Celtic and Anglo-Saxon art display similar aesthetic qualities and media, including architecture and metalwork.
- Describe the form, content, and context of Anglo Saxon Art
- Define critical terms related to Anglo Saxon Art
- Compare elements of Anglo-Saxon and Hiberno-Saxon art
- Describe the history and characteristics of illuminated manuscripts in Insular art
Anglo-Saxon art emerged when the Anglo-Saxons migrated from the continent in the fifth century and ended in 1066 with the Norman Conquest. Anglo-Saxon art, which favoured brightness and colour, survives mostly in architecture and metalwork.
Anglo-Saxon metalwork consisted of Germanic-style jewelry and armour, which was commonly placed in burials. After the conversion of the Anglo-Saxons to Christianity in the seventh century, the fusion of Germanic Anglo-Saxon, Celtic, and Early Christian techniques created the Hiberno-Saxon style (or Insular art) in the form of sculpted crosses and liturgical metalwork. Insular art is characterized by detailed geometric designs, interlace, and stylized animal decoration.
Anglo-Saxon metalwork initially used the Germanic Animal Style decoration that would be expected from recent immigrants, but gradually developed a distinctive Anglo-Saxon character. For instance, round disk brooches were preferred for the grandest Anglo-Saxon pieces, over continental styles of fibulae and Romano-British penannular brooches. Decoration included cloisonné (“cell work”) in gold and garnet for high-status pieces. Despite a considerable number of other finds, the discovery of the ship burial at Sutton Hoo transformed the history of Anglo-Saxon art, showing a level of sophistication and quality that was wholly unexpected at this date. Among the most famous finds from Sutton Hoo are a helmet and an ornamental purse lid.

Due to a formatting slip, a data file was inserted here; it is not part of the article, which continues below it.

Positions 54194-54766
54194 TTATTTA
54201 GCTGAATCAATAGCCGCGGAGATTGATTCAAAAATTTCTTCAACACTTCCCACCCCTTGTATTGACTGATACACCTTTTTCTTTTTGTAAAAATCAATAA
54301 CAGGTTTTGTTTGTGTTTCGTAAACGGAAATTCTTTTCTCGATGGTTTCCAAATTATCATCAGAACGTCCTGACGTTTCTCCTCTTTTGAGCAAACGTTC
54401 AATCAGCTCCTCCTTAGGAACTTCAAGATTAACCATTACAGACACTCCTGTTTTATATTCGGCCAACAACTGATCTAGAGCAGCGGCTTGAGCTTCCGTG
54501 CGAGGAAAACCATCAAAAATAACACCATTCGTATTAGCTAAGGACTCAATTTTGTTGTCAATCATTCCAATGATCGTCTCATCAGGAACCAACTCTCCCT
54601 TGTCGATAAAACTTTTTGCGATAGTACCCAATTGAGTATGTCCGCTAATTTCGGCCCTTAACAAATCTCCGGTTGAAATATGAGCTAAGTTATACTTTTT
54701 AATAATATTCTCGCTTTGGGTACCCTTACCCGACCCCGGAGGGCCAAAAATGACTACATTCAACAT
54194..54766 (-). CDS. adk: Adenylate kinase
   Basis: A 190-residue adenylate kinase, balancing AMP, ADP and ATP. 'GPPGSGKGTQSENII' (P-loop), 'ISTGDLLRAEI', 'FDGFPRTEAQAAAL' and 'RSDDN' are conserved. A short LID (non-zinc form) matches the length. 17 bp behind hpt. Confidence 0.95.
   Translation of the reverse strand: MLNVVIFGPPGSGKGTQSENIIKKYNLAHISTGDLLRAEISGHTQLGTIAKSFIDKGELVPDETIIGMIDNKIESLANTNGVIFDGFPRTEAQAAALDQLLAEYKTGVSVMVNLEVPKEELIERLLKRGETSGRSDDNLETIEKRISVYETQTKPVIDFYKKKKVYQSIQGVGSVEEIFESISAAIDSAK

Anglo-Saxon secular buildings in Britain were generally simple, constructed mainly using timber with thatch for roofing. No universally accepted example survives aboveground. There are, however, many remains of Anglo-Saxon church architecture. At least fifty churches of Anglo-Saxon origin display the culture’s major architectural features, although in some cases these aspects are small and significantly altered. The round-tower church and tower-nave church are distinctive Anglo-Saxon types. All surviving churches, except one timber church, are built of stone or brick, and in some cases show evidence of reused Roman work.
The architectural character of Anglo-Saxon ecclesiastical buildings ranges from influence from Celtic and Early Christian styles. Later Anglo-Saxon architecture is characterized by pilasters, blank arcading, baluster shafts and triangular-headed openings. In the final decades of the Anglo-Saxon kingdom, a more general Romanesque style was introduced from the Continent, as in the additions to Westminster Abbey made from 1050 onwards.
“Celtic art” refers to the art of people who spoke Celtic languages in Europe and those with uncertain language but cultural and stylistic similarities with Celtic speakers. Typically, Celtic art is ornamental, avoiding straight lines, only occasionally using symmetry, and often involving complex symbolism. Celtic art has used a variety of styles and has shown influences from other cultures in knotwork, spirals, key patterns, lettering, and human figures.